German Court Rules Against PayPal’s Purchase Protection Plan

Digital payment services company PayPal was recently dealt a blow in a lawsuit in Germany over its purchase protection policy, a plan that issues refunds to consumers in cases where they did not receive purchased products or goods, or where the items arrived different than stated.

According to a report in Reuters, two separate lawsuits saw customers given refunds by PayPal with the company transferring the money back from the sellers to the customers. A German court ruled that sellers could go after that money even after funds had been refunded, because PayPal’s policies state the purchase protection doesn’t impact the contractual rights of both the buyer and the seller.  

The court also found the policy doesn’t ensure everyone’s interest is met. PayPal said it was waiting for details on the ruling before if it decided if or what action it may take.

The ruling comes as PayPal is in a bit of transition, gearing up to pursue more growth. Earlier this month, the firm announced it would be selling $6.8 billion in receivables to its partner firm Synchrony Financial, including $5.8 billion in U.S. consumer credit receivables and approximately $1 billion in participation interests in receivables held with investors and financial institutions.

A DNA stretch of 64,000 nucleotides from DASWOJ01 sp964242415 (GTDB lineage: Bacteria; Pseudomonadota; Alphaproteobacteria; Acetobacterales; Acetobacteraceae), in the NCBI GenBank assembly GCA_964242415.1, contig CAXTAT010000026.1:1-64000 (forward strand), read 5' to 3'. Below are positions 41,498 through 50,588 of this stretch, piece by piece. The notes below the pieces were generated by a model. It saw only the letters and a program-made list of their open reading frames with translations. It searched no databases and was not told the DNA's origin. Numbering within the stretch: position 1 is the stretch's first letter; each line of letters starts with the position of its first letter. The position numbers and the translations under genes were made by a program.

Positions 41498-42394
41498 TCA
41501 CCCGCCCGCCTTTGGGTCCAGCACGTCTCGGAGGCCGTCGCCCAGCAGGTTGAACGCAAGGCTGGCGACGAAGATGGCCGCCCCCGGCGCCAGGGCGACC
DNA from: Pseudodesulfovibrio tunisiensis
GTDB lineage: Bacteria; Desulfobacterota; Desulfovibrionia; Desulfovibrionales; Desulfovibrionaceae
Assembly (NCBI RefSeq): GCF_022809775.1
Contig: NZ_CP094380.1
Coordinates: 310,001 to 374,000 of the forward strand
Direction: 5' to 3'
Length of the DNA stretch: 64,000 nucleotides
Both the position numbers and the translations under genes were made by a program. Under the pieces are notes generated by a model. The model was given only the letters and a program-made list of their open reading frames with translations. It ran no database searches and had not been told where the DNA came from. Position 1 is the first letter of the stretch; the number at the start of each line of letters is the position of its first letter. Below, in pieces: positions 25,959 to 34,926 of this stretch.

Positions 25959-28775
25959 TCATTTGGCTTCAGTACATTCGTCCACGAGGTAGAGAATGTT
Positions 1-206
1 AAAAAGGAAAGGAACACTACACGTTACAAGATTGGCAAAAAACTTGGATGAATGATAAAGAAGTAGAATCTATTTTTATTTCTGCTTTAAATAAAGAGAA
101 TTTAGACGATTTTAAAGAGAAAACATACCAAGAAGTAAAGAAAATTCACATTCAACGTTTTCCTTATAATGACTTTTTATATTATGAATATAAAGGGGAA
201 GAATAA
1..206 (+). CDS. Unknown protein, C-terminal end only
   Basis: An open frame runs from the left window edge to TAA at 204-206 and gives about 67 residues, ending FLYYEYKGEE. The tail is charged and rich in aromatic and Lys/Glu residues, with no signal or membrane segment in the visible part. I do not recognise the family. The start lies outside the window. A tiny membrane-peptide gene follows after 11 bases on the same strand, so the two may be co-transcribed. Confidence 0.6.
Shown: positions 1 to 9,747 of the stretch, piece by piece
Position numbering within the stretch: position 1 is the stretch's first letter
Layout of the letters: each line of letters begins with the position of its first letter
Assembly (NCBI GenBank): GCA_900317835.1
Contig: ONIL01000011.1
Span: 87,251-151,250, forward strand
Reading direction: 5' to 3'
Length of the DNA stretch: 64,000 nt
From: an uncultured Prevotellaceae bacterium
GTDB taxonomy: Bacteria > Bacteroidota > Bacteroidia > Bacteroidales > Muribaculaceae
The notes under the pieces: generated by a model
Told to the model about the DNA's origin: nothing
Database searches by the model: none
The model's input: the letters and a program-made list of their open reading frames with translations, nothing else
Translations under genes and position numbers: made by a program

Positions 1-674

In addition, the two firms, which have been collaborating since 2004, will expand their co-branded consumer credit card deal. Synchrony Bank will become the exclusive issuer of PayPal’s online consumer financing program in the U.S. for the next decade, and the deal is expected to close in the third quarter of next year.

For PayPal, selling its receivables means it will lose out on any interest it generates from the loans, but will also give the company access to billions of dollars that can be used to grow its business.

“Our expanded relationship with Synchrony Financial will free up cash currently used to fund consumer credit receivables for other uses, while [also] accelerating our ability to deliver engaging credit and payments experiences for our customers,” said Dan Schulman, president and CEO of PayPal, in prepared remarks. We believe this transaction significantly advances our strategic and financial goals.”